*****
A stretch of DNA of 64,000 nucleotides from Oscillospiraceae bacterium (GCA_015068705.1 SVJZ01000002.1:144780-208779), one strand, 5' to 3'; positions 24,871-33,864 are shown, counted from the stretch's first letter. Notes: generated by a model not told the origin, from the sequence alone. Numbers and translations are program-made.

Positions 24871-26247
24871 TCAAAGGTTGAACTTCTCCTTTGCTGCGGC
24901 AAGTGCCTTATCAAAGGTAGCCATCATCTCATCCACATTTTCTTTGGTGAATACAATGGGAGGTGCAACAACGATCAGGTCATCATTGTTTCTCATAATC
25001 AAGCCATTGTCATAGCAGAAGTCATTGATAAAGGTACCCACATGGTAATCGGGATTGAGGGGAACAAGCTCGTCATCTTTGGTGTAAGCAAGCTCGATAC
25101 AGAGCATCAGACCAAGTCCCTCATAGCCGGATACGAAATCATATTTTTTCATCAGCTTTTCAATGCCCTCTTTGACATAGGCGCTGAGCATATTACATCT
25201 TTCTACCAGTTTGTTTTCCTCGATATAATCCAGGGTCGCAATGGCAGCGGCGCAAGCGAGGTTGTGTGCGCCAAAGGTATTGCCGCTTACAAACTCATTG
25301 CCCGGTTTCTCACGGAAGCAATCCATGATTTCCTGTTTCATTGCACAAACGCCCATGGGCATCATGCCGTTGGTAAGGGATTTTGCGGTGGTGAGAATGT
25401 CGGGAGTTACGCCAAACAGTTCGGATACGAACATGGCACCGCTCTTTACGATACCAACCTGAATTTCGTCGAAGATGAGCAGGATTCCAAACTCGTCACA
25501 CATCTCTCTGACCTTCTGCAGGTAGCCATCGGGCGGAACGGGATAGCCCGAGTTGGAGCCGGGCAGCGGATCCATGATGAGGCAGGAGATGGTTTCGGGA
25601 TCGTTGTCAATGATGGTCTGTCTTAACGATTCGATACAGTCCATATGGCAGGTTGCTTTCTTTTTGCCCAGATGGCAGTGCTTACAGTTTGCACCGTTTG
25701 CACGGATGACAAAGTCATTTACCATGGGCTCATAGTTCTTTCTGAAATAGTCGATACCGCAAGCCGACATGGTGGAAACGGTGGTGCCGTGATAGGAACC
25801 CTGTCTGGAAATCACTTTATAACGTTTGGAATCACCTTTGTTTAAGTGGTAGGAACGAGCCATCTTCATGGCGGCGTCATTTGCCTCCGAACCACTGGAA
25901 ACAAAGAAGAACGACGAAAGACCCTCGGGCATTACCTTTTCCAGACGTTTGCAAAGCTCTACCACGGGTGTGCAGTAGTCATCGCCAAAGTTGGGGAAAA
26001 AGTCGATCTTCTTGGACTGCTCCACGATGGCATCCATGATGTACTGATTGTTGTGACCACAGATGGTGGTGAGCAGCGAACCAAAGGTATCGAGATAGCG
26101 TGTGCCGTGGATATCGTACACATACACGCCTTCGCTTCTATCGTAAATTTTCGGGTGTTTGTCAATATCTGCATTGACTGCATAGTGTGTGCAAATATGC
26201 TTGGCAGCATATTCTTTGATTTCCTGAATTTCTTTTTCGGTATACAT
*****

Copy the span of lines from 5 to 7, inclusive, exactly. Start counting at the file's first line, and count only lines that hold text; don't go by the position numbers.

25001 AAGCCATTGTCATAGCAGAAGTCATTGATAAAGGTACCCACATGGTAATCGGGATTGAGGGGAACAAGCTCGTCATCTTTGGTGTAAGCAAGCTCGATAC
25101 AGAGCATCAGACCAAGTCCCTCATAGCCGGATACGAAATCATATTTTTTCATCAGCTTTTCAATGCCCTCTTTGACATAGGCGCTGAGCATATTACATCT
25201 TTCTACCAGTTTGTTTTCCTCGATATAATCCAGGGTCGCAATGGCAGCGGCGCAAGCGAGGTTGTGTGCGCCAAAGGTATTGCCGCTTACAAACTCATTG